A physician is held responsible for a patient's outcome. But the patient cannot choose his physician. The patient must select from a limited list chosen by the health plan. The physician does not have adequate time to be with the patient. Providers must follow benchmark standards, viz., 15 minutes for an established patient. Failure to achieve the standards can produce a scorecard that could take away hospital privileges. The regulatory burden takes away even more patient time from a physician. Before electronic prescribing, it required less than one minute to write an Rx and give it to the patient. Now (unpublished data) it takes roughly ten minutes to get through all the screens, security protocols, and data input to use e-prescribing. Keep in mind that the efficient physician has only 15 minutes total with the patient, and the doctor still must fill out insurance forms and HIPAA compliance directives! The physician cannot choose the best drug for his patient โ€” the pharmacy benefits manager chooses. During COVID, Washington decided medications for all Americans, one-size-fits-all. Physicians who tried to use their best judgment on a specific patient rather than follow Fauci edicts were stopped. Some were subject to disciplinary action, even firing. The doctor does not choose the patient's intervention. The health plan and/or insurer decides what procedure will be performed, where, who does it, when, and even if it is done. The patient or consumer does not pay the doctor or seller โ€” the third party does. Washington dictates "allowable reimbursement" and then repeatedly reduces the amount. All of the above results in an M.D. shortage that, taken to its furthest-most outcome, could and probably has lead to death by waiting and regulations, like a human "queue." Hopefully, no Americans die waiting in line for technically possible care that does not arrive in time to save them. Those statistics are hard to track. Hopefully, enough American continue to become doctors not because of the paycheck, but because of the belief in the Hippocratic Oaths and the joy of helping others.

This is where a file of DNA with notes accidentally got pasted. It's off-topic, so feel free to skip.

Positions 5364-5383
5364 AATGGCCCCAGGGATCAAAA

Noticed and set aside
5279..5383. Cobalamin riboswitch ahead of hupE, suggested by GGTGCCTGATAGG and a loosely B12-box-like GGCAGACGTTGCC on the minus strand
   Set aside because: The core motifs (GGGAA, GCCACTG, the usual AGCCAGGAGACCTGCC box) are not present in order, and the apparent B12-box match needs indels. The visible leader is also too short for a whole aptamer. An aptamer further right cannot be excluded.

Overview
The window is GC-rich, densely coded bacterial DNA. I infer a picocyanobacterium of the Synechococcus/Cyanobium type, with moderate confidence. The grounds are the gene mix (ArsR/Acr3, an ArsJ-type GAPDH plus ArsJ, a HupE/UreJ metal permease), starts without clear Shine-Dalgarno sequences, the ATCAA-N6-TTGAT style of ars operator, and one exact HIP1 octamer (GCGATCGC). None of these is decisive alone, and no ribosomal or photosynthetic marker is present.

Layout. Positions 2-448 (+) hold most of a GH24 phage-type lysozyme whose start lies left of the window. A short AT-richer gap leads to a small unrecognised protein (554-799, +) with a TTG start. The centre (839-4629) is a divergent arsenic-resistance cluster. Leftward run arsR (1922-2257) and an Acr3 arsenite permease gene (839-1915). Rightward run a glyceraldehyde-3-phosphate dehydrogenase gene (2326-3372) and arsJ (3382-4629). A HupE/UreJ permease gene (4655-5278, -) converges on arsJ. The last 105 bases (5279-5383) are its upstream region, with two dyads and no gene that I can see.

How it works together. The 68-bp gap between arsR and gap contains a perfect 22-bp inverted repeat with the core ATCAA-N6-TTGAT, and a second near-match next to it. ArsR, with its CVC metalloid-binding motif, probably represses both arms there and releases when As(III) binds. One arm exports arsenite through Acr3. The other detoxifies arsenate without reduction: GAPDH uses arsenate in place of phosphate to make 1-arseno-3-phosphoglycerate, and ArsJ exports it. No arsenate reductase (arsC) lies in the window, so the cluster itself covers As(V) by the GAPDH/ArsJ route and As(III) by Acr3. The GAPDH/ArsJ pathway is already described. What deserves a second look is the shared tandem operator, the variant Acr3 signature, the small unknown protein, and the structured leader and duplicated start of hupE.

A fascinating article on the impact of treated vs untreated ADHD and social outcomes for young adults. Basically, NOT getting ADHD treated showed a much higher increase in unemployment, education, and overall satisfaction with life. Click here to access the PDF article that just came out in a prestigious psychiatric journal this month.
A recent CVS Healthยฎ survey found that young adults and physicians continue to see the country struggling with mental health, but most Americans aren't seeking care. But 85% agree digital health services like telehealth -- offered here! -- has made mental health more accessible. Six in 10 (60%) respondents aged 18-32 say they are concerned about their mental health, and two thirds (67%) say they know a lot of people in their community that are struggling with mental health issues. Most physicians (56%) also report declining mental health among their patients. However, only 1 in 10 (12%) Americans regularly see a mental health professional like a psychiatrist, psychologist, psychotherapist, or well-being therapist. About six in 10 (58%) respondents aged 18-32 report that social media has negatively impacted their mental health, compared to just 22% of respondents age 57+.